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Tokyo String Quartet

  • String Quartet

Biography

Tokyo String Quartet: Highlights of recent seasons included a performance at Carnegie Hall, and an ambitious project that included performances of the complete string quartets and other chamber works of Brahms interspersed with four new pieces commissioned by the quartet. The premiere of each new piece took place in the native country of its composer: Joan Tower (United States), José Luis Turina (Spain), Fabio Vacchi (Italy) and Hikaru Hayashi (Japan). The members of the Tokyo have served on the faculty of the Yale School of Music since 1976 as quartet-in-residence.

The Tokyo String Quartet has released more than 30 recordings, earning such honors as the Grand Prix du Disque Montreux, Gramophone awards, and seven Grammy nominations.  Their new disc of the three Beethoven Rasumovsky quartets on Harmonia Mundi has been greeted with great acclaim, and more Beethoven recordings for the label are planned for the future. Last year the release of their recordings of Mozart's late 'Prussia' Quartets on Biddulph Recordings was similarly well received.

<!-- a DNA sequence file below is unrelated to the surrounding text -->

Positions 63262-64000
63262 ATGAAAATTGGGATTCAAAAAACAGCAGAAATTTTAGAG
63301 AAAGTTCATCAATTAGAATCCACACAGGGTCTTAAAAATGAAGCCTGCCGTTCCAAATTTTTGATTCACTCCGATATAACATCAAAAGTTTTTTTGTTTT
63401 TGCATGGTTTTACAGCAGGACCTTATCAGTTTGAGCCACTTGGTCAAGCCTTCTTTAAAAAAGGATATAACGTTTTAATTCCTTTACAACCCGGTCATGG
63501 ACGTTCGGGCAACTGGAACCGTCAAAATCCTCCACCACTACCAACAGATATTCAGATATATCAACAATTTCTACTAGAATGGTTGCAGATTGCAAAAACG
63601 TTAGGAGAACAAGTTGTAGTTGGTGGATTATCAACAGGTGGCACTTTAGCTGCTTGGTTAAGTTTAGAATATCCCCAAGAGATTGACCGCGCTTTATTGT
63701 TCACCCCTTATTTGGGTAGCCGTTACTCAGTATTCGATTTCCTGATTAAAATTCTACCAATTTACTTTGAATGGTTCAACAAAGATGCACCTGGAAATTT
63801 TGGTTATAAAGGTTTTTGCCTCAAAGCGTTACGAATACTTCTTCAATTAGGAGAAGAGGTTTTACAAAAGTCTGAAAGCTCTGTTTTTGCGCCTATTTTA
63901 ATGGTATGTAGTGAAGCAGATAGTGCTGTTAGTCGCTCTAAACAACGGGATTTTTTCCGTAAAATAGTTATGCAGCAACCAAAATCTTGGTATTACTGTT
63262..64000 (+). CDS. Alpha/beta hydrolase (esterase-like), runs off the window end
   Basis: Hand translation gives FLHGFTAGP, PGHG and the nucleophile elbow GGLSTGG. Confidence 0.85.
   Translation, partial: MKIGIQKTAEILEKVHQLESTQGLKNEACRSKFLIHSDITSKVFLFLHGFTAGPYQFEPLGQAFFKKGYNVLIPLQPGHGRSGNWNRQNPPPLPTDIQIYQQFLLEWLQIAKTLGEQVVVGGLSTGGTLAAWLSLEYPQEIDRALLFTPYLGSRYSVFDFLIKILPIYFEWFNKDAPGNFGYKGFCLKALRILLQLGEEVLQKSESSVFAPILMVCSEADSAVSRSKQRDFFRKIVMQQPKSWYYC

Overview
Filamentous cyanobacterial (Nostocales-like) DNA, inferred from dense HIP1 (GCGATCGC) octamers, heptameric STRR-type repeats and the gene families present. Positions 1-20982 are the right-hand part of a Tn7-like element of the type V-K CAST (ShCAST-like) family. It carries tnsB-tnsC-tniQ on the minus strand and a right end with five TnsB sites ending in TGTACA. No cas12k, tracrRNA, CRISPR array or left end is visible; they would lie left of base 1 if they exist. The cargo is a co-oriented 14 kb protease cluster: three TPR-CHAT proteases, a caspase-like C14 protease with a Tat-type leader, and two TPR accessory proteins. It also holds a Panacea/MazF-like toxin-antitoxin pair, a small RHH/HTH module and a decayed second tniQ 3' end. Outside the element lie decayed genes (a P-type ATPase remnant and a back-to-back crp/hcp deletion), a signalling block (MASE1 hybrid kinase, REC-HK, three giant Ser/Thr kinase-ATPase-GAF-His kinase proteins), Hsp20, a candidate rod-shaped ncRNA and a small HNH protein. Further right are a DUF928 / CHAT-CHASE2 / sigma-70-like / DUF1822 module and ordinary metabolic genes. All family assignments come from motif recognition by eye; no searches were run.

The Tokyo String Quartet performs on "The Paganini Quartet," a group of Stradivarius instruments acquired and played by the renowned virtuoso during the 19th century. The instruments have been loaned to the ensemble by the Nippon Music Foundation since 1995, when they were purchased from the Corcoran Gallery of Art in Washington, D.C.

Officially formed in 1969 at the Juilliard School of Music, the Tokyo String Quartet traces its origins to the Toho School of Music in Tokyo, where the founding members were profoundly influenced by Professor Hideo Saito. They eventually came to America for further study with Robert Mann, Raphael Hillyer and Claus Adam. Soon after its creation, the quartet won First Prize at the Coleman Competition, Munich Competition and Young Concert Artists International Auditions.